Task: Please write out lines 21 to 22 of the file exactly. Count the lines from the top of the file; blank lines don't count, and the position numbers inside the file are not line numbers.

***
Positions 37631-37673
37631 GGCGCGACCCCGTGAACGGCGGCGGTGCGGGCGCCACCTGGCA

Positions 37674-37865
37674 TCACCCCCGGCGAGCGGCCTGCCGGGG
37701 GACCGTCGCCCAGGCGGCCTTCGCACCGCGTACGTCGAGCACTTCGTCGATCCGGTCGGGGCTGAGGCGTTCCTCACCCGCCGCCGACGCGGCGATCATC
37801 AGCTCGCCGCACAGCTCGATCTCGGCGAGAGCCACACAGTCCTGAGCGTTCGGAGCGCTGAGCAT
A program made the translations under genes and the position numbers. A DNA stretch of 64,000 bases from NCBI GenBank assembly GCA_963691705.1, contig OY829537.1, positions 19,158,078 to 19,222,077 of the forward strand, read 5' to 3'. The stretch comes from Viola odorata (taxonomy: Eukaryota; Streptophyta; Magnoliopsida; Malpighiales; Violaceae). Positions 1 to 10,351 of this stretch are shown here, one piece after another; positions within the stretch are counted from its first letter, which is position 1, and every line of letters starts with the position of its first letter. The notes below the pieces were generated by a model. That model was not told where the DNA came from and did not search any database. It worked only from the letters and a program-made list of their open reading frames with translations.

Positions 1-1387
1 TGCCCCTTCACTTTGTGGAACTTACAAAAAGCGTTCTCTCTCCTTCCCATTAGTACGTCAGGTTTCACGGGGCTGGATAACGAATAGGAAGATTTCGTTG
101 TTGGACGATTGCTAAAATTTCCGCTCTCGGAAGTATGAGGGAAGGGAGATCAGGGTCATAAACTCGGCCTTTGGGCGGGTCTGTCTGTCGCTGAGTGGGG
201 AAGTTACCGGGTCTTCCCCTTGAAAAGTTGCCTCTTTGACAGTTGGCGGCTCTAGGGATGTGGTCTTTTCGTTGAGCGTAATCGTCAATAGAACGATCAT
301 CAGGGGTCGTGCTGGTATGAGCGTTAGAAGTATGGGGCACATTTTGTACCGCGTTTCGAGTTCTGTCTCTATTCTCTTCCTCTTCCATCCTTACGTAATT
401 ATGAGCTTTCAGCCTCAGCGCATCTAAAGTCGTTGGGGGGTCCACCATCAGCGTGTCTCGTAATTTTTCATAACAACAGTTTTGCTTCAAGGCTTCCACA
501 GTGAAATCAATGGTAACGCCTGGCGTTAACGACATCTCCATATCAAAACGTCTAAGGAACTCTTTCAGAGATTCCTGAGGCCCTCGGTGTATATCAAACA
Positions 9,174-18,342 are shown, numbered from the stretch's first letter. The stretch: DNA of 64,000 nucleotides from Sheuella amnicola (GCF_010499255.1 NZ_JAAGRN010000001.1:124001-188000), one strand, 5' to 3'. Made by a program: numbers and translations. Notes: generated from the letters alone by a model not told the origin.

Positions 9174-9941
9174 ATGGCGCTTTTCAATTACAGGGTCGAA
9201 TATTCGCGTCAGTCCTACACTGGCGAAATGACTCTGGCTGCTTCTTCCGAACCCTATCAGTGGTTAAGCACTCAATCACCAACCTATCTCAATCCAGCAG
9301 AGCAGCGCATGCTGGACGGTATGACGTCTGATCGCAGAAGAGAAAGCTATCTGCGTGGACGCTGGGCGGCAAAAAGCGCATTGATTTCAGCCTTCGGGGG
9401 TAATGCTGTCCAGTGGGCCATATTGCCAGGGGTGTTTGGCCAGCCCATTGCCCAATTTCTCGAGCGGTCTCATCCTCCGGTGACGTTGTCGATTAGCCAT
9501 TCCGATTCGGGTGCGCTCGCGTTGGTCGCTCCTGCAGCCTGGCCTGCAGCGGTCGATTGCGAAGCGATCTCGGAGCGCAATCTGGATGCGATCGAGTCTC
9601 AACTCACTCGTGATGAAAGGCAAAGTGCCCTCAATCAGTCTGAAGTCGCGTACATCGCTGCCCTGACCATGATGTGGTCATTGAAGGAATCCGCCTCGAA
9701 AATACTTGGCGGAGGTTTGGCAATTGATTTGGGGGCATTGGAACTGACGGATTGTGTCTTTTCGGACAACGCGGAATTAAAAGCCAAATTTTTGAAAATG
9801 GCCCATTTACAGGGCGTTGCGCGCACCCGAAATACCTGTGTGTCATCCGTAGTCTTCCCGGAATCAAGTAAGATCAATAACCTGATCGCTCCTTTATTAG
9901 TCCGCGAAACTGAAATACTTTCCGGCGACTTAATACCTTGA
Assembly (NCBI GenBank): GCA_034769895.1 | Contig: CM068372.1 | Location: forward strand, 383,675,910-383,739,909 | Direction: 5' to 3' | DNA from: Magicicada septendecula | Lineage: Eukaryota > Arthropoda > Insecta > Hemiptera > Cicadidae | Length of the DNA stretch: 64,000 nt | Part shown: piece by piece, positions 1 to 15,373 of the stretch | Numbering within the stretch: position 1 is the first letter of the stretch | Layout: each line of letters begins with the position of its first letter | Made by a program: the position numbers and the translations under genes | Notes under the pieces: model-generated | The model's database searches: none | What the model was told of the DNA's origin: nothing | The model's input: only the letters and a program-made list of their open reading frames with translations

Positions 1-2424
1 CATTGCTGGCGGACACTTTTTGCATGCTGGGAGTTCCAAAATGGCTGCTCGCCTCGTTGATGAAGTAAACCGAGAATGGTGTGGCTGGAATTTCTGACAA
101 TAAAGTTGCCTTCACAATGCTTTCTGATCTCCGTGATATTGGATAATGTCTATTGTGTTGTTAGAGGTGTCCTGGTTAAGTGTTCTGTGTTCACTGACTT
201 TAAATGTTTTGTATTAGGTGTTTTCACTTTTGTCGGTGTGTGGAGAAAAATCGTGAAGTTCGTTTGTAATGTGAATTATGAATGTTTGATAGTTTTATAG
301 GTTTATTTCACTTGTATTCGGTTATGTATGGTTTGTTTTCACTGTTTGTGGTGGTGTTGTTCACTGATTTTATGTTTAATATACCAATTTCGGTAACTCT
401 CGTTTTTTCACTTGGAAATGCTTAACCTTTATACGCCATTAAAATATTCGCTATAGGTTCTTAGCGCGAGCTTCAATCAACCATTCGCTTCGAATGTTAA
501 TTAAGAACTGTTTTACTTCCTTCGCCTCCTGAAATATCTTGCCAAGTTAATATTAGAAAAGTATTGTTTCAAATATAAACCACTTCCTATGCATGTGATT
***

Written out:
9501 TCCGATTCGGGTGCGCTCGCGTTGGTCGCTCCTGCAGCCTGGCCTGCAGCGGTCGATTGCGAAGCGATCTCGGAGCGCAATCTGGATGCGATCGAGTCTC
9601 AACTCACTCGTGATGAAAGGCAAAGTGCCCTCAATCAGTCTGAAGTCGCGTACATCGCTGCCCTGACCATGATGTGGTCATTGAAGGAATCCGCCTCGAA